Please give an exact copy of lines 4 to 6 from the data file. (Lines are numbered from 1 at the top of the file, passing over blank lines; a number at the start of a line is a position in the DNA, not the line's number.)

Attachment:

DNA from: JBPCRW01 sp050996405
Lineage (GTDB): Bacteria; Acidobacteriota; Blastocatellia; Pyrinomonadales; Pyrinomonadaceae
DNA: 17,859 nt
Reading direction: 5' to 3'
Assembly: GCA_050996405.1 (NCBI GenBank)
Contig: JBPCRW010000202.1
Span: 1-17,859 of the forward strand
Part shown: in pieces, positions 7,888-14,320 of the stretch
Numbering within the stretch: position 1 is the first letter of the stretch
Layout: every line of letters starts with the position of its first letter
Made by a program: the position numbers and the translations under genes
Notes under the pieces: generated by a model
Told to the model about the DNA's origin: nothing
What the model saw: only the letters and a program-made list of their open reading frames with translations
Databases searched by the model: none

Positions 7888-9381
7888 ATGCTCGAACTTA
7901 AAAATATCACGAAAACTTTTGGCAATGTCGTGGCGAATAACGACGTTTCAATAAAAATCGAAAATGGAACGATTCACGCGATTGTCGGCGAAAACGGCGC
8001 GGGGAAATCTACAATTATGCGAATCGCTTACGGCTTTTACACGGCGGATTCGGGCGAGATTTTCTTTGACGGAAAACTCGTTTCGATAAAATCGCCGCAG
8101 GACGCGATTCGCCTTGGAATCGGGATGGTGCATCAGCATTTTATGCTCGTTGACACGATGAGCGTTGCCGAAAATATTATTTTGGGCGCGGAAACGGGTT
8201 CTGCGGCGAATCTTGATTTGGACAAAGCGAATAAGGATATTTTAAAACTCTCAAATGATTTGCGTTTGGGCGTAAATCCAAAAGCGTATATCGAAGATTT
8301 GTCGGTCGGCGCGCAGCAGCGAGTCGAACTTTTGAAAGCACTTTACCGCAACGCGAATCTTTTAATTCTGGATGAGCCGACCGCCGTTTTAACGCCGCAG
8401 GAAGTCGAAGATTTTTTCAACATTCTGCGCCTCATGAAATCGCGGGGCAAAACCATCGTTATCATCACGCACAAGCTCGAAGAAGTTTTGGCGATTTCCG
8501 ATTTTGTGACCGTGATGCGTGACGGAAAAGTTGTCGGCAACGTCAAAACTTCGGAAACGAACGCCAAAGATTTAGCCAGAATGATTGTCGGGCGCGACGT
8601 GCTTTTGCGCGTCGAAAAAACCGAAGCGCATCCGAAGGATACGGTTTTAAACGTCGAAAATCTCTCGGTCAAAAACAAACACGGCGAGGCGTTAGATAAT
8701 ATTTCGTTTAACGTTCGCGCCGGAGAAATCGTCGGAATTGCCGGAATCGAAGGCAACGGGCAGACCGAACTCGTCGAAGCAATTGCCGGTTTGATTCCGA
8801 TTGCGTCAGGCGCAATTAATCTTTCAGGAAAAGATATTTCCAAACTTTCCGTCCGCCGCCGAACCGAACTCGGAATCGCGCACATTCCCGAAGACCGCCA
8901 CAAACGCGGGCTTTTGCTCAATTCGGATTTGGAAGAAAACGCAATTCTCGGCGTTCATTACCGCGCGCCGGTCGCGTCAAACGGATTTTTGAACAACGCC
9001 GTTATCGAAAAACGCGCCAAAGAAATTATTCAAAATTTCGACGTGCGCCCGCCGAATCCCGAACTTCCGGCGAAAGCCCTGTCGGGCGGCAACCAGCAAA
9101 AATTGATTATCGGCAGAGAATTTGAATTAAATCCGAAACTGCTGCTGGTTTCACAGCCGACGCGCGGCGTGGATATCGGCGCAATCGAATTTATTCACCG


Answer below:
Reading direction: 5' to 3'
Assembly: GCA_050996405.1 (NCBI GenBank)
Contig: JBPCRW010000202.1